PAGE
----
That's a common problem, often fueled by those who fancy themselves the equal of those who have pursued a given avocation for a lifetime. We see examples of that often, with some folks willing to argue about topics in which they are not well versed. No amount of explanation will have them understand that they are missing some important elements, thus they aren't able to grasp the errors of their ways.

Concerning the masters, it is generally true that, given enough time, they manage to betray themselves, exposing the fact that they aren't "masters", after all.
Harold's quote ( which seems to have disappeared now)
A fast check of the log doesn't indicate any edits to my posts. However, from your comment, I got the idea that it was my sig line to which you were making reference. "Wise people talk because they have something to say. Fools talk because they have to say something."
It should still appear in my posts.

Assuming it was my sig line to which you were making reference, continuing with your comment:
was also very true - to me, it basically meant don't talk unless you can prove what you are saying is true and that is of course good, but does tend to stifle opinion and opinion is what keeps the world going round.
There's a fine line that separates opinion from fact. All opinions are welcome on this board, so long as they are posted politely, and without personal attacks, and are NOT presented as fact. That one chooses to believe something does not make it true.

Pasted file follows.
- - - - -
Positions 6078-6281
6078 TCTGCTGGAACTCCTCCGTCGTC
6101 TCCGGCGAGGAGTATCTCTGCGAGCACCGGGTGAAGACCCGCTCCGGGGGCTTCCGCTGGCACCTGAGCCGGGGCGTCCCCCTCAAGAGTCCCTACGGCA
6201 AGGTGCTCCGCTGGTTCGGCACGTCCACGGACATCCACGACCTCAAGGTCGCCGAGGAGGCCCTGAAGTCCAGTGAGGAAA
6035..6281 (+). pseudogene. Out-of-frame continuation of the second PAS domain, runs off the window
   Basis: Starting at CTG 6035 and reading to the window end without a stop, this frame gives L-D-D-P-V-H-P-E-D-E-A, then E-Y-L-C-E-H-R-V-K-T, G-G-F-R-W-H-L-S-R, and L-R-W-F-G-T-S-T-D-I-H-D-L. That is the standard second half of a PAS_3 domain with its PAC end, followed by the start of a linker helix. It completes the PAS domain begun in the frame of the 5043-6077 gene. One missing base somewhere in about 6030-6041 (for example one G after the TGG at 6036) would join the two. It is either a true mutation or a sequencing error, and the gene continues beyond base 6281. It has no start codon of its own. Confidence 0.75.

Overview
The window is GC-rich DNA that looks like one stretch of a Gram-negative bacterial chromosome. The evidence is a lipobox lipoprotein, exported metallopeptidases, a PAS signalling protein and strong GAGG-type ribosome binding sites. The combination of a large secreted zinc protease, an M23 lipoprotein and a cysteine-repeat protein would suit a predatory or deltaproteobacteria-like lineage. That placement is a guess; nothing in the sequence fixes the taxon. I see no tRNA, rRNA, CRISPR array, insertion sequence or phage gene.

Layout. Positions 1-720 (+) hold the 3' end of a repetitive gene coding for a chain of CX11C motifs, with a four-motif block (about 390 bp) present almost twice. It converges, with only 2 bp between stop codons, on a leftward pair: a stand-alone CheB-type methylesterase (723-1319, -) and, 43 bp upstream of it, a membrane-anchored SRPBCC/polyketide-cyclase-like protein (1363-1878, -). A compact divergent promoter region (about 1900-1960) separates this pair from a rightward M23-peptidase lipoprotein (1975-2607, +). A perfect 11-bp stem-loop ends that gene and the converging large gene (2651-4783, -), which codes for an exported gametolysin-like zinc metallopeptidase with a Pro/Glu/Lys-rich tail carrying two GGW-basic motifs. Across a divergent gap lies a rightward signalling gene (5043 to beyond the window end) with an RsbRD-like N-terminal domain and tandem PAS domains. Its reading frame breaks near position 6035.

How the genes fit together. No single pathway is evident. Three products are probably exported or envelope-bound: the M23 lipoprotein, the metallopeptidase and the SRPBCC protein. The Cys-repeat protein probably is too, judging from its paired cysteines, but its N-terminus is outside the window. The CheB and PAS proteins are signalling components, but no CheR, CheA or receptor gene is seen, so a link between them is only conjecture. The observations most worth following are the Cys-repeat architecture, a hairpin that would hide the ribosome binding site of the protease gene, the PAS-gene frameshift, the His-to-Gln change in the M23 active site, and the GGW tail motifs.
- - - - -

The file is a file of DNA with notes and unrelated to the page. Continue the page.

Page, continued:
If it is a bad opinion, then someone who knows more will quickly haul you up, sort you out and make you eat humble pie! - I accept that.
It is for that reason that we permit opinions. We simply must be careful to not allow opinions to be stated as fact, as some folks rely on this board, just as they do most any venue, as a source of information. I, in particular, try to prevent misinformation, and will often post when something controversial is offered. The topic of perpetual motion is a good example. We can all dream of such a thing--but the harsh reality is it isn't going to happen, not now, not tomorrow, not with things as we know them. You simply can not take more out of anything than has been put in. A given amount of energy is required to put a body in motion. Friction (both mechanical and eletrical) will absorb some of that energy, so the body has no alternative but to slow down, eventually coming to a stop, as the energy infused in the object will eventually have been totally absorbed by friction. It may take a week, or it may take seven years, but it is sure to happen, like it or not.

Now then, of what use would any device be if all it did was continue to move? The only logical way we can capitalize on such a device would be to harness energy---energy that has the potential to be lower than the energy introduced at the outset. What have we gained?
I do also accept that I can learn a lot from this forum and that there can be much better ideas for a solution to some specific problem than mine - if anyone has a sincere and honest opinion, then spit it out (in a nice manner) - but make it stick or you're mincemeat - that way we all learn!
Agreed. And, when an individual wishes to post something they hold dear, something that may appear to be illogical to those who think, it's not a bad idea to make mention that it is a belief they hold, that is is not, indeed, fact.
HAROLD
I think there is a bit of grey area between the two types of people you talked about in your quote, (maybe I come from somewhere in that area?).
It seems that you have quite a lot of experience in practical engineering - I have quite a lot of skills from the past in this too, but I do feel you have a lot more than I have in the home workshop scene.